German heavy cruiser Admiral Hipper makes port at Brest (some sources place this on the 15th). It sank 8 ships during its 140-day cruise, a small return for the effort expended - but expanded by the effect it has had on the Royal Navy. Things have changed at Brest, and it is no longer as secure for warships as it had been in the past. Admiral Hipper draws a lot of RAF attention there.
German cruiser Admiral Scheer meets supply ship Tannenfels and raider Atlantis, which has with it a captured tanker, Ketty Brøvig. Scheer refuels from the tanker and the ships exchange supplies.
German battlecruisers Gneisenau and Scharnhorst meet German tankers Schlettstadt and Esso Hamburg in the North Atlantic to refuel. The ships, south of Greenland, are biding their time before attacking the convoys passing just to the south.
German raider Thor, operating in the South Atlantic, meets up with supply ships Eurofeld and Alsterufer.
U-101 (Kptlt. Ernst Mengersen) or U-123 (Kptlt. Karl-Heinz Moehle) torpedoes and sinks 5462 ton British freighter Holystone in the mid-Atlantic. Holystone had been in Convoy OB-284, which had been dispersed. All 40 men on board perish. Since there are no survivors, the cause of sinking is debated. Among the candidates for this sinking are U-101, U-123 and Italian submarine Bianchi, all operating in the same area. If this is the ship attacked by U-123, then Kptlt. Moehle uses six torpedoes to sink the freighter, the first five of which miss, and the sinking is in the first minutes of the 15th. The ship explodes in a massive explosion caused by a detonation of ammunition or explosives carried within the ship.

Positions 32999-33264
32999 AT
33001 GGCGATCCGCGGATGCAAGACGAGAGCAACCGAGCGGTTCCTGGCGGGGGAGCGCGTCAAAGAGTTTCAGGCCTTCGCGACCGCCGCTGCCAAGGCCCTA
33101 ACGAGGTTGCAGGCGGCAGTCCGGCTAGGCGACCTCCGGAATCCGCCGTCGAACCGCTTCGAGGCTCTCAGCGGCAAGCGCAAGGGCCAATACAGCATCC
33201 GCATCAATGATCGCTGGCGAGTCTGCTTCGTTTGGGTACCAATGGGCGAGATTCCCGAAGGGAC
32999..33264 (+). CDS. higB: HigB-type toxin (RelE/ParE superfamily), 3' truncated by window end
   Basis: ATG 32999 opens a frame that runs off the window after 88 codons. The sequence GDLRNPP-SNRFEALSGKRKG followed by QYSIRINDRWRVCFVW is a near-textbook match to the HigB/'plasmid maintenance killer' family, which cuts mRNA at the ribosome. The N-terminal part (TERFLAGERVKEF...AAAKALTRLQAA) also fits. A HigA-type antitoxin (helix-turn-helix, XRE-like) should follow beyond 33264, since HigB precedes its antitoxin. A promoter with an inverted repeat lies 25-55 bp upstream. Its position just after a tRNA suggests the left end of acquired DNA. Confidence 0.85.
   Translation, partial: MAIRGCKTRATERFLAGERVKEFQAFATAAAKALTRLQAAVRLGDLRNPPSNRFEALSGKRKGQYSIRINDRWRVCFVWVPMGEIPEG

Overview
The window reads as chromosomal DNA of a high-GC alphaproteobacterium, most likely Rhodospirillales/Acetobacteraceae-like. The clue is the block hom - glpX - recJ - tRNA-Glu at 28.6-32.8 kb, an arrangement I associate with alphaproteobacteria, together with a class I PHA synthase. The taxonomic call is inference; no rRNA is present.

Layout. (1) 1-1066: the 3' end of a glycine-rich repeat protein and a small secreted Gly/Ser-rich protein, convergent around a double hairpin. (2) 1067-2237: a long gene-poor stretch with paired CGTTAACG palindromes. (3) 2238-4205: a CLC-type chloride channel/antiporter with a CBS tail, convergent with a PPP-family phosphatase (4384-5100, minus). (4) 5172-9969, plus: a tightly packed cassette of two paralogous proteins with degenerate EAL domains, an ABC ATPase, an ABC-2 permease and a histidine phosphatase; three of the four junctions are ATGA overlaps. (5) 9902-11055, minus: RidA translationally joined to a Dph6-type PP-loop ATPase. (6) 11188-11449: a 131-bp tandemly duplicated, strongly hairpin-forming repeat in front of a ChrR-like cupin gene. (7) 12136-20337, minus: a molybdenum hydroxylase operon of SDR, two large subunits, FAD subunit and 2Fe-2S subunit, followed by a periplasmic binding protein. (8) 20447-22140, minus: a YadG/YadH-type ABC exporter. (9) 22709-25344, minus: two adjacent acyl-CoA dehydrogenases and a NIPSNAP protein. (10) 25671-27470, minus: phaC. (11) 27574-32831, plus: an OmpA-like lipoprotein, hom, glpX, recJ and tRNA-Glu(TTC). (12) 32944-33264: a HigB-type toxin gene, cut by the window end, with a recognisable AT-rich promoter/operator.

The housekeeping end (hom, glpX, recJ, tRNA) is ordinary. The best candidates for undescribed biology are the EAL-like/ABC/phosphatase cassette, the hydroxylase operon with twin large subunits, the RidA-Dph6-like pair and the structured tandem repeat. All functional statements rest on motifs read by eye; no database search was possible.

Italian submarine Bianchi happens upon a straggler from Convoy SC 21 in the mid-Atlantic south of Iceland. It torpedoes and sinks 4517 ton British freighter Belcrest. All 36 on board perish.
Royal Navy torpedo boat MTB 41 hits a mine and sinks in the North Sea. There are two deaths.
The Luftwaffe (I,/KG 40) bombs and sinks 616 ton British freighter Elisabeth Marie in the Northwest Approaches. There is one death, the rest of the 25-man crew is picked up by destroyer HMCS Ottawa.
The Luftwaffe bombs and damages 420 ton British freighter Moorlands just off Sands End Bay near Banff. The ship makes it to Buckie Harbour.